Beta-amyloid (Aβ) peptides are secreted from neurons, resulting in extracellular accumulation of Aβ and neurodegeneration of Alzheimer's disease. Because neuronal secretion is fundamental for the release of neurotransmitters, this study assessed the hypothesis that Aβ undergoes co-release with neurotransmitters. Model neuronal-like chromaffin cells were investigated, and results illustrate regulated, co-secretion of Aβ(1-40) and Aβ(1-42) with peptide neurotransmitters (galanin, enkephalin, and NPY) and catecholamine neurotransmitters (dopamine, norepinephrine, and epinephrine). Regulated secretion from chromaffin cells was stimulated by KCl depolarization and nicotine. Forskolin, stimulating cAMP, also induced co-secretion of Aβ peptides with peptide and catecholamine neurotransmitters. These data suggested the co-localization of Aβ with neurotransmitters in dense core secretory vesicles (DCSV) that store and secrete such chemical messengers. Indeed, Aβ was demonstrated to be present in DCSV with neuropeptide and catecholamine transmitters. Furthermore, the DCSV organelle contains APP and its processing proteases, β- and γ-secretases, that are necessary for production of Aβ. Thus, Aβ can be generated in neurotransmitter-containing DCSV. Human IMR32 neuroblastoma cells also displayed regulated secretion of Aβ(1-40) and Aβ(1-42) with the galanin neurotransmitter. These findings illustrate that Aβ peptides are present in neurotransmitter-containing DCSV, and undergo co-secretion with neuropeptide and catecholamine neurotransmitters that regulate brain functions.

  20. Substrate-induced Unlocking of the Inner Gate Determines the Catalytic Efficiency of a Neurotransmitter:Sodium Symporter*

    PubMed Central

    Billesbølle, Christian B.; Krüger, Mie B.; Shi, Lei; Quick, Matthias; Li, Zheng; Stolzenberg, Sebastian; Kniazeff, Julie; Gotfryd, Kamil; Mortensen, Jonas S.; Javitch, Jonathan A.; Weinstein, Harel; Loland, Claus J.; Gether, Ulrik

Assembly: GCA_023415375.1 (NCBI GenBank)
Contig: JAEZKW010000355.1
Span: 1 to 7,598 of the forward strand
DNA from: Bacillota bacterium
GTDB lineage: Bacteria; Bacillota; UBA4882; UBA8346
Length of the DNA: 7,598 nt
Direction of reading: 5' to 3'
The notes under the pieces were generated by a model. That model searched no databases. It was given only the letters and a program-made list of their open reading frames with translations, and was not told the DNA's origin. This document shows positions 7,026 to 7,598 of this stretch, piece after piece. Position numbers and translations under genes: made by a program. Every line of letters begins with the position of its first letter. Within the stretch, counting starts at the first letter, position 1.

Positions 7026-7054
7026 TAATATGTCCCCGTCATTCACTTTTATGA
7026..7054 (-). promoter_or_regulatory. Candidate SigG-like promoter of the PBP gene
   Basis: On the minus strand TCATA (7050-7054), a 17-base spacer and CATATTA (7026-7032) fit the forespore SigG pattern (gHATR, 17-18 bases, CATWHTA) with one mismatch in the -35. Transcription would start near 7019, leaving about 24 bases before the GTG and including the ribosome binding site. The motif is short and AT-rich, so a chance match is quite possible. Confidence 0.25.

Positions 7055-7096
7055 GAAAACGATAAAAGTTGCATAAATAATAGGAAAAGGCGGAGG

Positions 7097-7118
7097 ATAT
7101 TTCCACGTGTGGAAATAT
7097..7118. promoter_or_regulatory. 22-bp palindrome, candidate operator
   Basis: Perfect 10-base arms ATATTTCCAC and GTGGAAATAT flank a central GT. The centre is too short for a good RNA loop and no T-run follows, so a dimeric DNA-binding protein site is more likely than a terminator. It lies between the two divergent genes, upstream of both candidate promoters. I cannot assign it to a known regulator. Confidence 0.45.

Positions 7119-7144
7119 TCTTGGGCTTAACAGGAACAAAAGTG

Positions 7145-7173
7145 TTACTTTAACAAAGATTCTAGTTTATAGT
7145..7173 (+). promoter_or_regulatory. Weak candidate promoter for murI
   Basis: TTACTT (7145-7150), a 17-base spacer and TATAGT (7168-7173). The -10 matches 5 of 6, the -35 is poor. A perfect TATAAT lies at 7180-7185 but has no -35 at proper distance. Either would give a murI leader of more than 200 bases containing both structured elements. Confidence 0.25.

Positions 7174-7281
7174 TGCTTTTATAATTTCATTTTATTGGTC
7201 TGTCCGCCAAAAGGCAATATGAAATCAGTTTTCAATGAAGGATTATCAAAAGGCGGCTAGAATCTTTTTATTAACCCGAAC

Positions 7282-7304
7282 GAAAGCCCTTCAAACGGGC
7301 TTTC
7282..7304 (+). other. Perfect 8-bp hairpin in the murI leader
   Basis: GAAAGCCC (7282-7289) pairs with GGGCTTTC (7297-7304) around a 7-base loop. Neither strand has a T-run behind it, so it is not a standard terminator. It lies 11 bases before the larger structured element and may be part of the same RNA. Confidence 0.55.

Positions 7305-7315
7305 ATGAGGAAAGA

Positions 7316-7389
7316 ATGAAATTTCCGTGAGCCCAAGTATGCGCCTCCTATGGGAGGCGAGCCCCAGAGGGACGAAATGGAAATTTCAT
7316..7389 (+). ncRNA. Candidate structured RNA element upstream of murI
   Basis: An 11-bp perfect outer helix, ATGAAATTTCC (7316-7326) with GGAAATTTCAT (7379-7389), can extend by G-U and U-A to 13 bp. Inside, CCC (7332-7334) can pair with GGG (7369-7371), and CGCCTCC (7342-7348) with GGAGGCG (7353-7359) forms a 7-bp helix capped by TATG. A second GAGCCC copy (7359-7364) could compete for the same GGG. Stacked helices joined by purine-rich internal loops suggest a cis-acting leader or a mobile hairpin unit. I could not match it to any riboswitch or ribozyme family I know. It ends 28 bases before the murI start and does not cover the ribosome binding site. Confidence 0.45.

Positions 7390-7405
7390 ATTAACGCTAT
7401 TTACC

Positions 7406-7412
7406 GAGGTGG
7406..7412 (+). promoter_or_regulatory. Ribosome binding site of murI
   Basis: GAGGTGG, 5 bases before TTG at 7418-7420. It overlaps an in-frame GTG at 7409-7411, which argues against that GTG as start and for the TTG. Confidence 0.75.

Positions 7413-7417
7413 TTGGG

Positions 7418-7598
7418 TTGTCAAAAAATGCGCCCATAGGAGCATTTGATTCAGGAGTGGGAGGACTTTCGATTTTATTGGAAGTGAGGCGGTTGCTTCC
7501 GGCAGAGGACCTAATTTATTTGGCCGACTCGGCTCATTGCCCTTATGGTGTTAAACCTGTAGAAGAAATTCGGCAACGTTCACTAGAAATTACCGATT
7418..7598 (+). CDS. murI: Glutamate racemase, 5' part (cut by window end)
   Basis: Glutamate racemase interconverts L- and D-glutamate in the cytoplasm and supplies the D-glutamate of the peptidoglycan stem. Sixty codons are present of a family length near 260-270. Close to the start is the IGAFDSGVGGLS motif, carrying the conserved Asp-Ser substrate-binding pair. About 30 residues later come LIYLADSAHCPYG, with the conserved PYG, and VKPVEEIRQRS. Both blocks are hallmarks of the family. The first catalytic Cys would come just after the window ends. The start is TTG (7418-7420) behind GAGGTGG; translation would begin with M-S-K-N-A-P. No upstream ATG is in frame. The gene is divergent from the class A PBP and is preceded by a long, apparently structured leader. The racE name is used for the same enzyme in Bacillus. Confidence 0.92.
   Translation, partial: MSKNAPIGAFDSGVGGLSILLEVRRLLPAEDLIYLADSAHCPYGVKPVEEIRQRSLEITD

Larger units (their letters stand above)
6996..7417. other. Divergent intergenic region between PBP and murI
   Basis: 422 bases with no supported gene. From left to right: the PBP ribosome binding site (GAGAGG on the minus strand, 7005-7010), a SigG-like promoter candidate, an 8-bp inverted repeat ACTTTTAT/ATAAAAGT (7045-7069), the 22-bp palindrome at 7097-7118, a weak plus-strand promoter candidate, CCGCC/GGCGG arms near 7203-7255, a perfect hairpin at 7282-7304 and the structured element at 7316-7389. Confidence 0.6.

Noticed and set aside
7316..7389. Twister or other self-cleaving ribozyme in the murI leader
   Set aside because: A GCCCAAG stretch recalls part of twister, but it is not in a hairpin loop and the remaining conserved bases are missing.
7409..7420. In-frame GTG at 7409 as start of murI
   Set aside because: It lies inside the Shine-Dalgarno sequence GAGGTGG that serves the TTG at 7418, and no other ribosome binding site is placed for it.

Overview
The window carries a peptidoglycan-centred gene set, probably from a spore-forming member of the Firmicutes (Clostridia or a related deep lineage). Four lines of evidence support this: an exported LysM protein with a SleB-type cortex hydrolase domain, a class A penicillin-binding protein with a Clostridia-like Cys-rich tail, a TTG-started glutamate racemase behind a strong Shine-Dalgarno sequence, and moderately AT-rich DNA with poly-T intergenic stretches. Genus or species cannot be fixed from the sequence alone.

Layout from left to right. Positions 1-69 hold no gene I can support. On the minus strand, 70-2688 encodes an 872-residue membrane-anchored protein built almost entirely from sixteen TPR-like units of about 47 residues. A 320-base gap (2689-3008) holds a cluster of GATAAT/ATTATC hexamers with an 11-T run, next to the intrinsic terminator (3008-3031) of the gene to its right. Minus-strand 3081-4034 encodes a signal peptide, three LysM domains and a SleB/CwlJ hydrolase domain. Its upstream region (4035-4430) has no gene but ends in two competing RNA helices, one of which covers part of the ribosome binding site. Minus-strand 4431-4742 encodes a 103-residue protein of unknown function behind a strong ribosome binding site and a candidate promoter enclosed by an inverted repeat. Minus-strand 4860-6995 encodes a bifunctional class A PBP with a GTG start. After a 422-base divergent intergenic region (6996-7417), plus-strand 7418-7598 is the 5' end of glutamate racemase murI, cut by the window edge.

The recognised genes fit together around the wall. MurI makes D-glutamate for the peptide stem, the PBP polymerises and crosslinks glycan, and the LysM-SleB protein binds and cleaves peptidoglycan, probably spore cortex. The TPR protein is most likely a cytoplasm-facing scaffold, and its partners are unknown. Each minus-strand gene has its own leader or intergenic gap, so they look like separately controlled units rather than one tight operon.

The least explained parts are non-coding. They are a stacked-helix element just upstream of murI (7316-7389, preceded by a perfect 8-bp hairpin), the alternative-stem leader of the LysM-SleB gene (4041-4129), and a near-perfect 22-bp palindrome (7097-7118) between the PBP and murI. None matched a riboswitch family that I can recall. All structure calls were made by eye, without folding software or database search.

2015-01-01

    Neurotransmitter:sodium symporters (NSSs) mediate reuptake of neurotransmitters from the synaptic cleft and are targets for several therapeutics and psychostimulants. The prokaryotic NSS homologue, LeuT, represents a principal structural model for Na+-coupled transport catalyzed by these proteins. Here, we used site-directed fluorescence quenching spectroscopy to identify in LeuT a substrate-induced conformational rearrangement at the inner gate conceivably leading to formation of a structural intermediate preceding transition to the inward-open conformation. The substrate-induced, Na+-dependent change required an intact primary substrate-binding site and involved increased water exposure of the cytoplasmic end of transmembrane segment 5. The findings were supported by simulations predicting disruption of an intracellular interaction network leading to a discrete rotation of transmembrane segment 5 and the adjacent intracellular loop 2. The magnitude of the spectroscopic response correlated inversely with the transport rate for different substrates, suggesting that stability of the intermediate represents an unrecognized rate-limiting barrier in the NSS transport mechanism. PMID:26363074

  1. Substrate-induced unlocking of the inner gate determines the catalytic efficiency of a neurotransmitter:sodium symporter.

    PubMed

    Billesbølle, Christian B; Krüger, Mie B; Shi, Lei; Quick, Matthias; Li, Zheng; Stolzenberg, Sebastian; Kniazeff, Julie; Gotfryd, Kamil; Mortensen, Jonas S; Javitch, Jonathan A; Weinstein, Harel; Loland, Claus J; Gether, Ulrik

    2015-10-30

    Neurotransmitter:sodium symporters (NSSs) mediate reuptake of neurotransmitters from the synaptic cleft and are targets for several therapeutics and psychostimulants. The prokaryotic NSS homologue, LeuT, represents a principal structural model for Na(+)-coupled transport catalyzed by these proteins. Here, we used site-directed fluorescence quenching spectroscopy to identify in LeuT a substrate-induced conformational rearrangement at the inner gate conceivably leading to formation of a structural intermediate preceding transition to the inward-open conformation. The substrate-induced, Na(+)-dependent change required an intact primary substrate-binding site and involved increased water exposure of the cytoplasmic end of transmembrane segment 5. The findings were supported by simulations predicting disruption of an intracellular interaction network leading to a discrete rotation of transmembrane segment 5 and the adjacent intracellular loop 2. The magnitude of the spectroscopic response correlated inversely with the transport rate for different substrates, suggesting that stability of the intermediate represents an unrecognized rate-limiting barrier in the NSS transport mechanism.

  2. Natural polyphenols: Influence on membrane transporters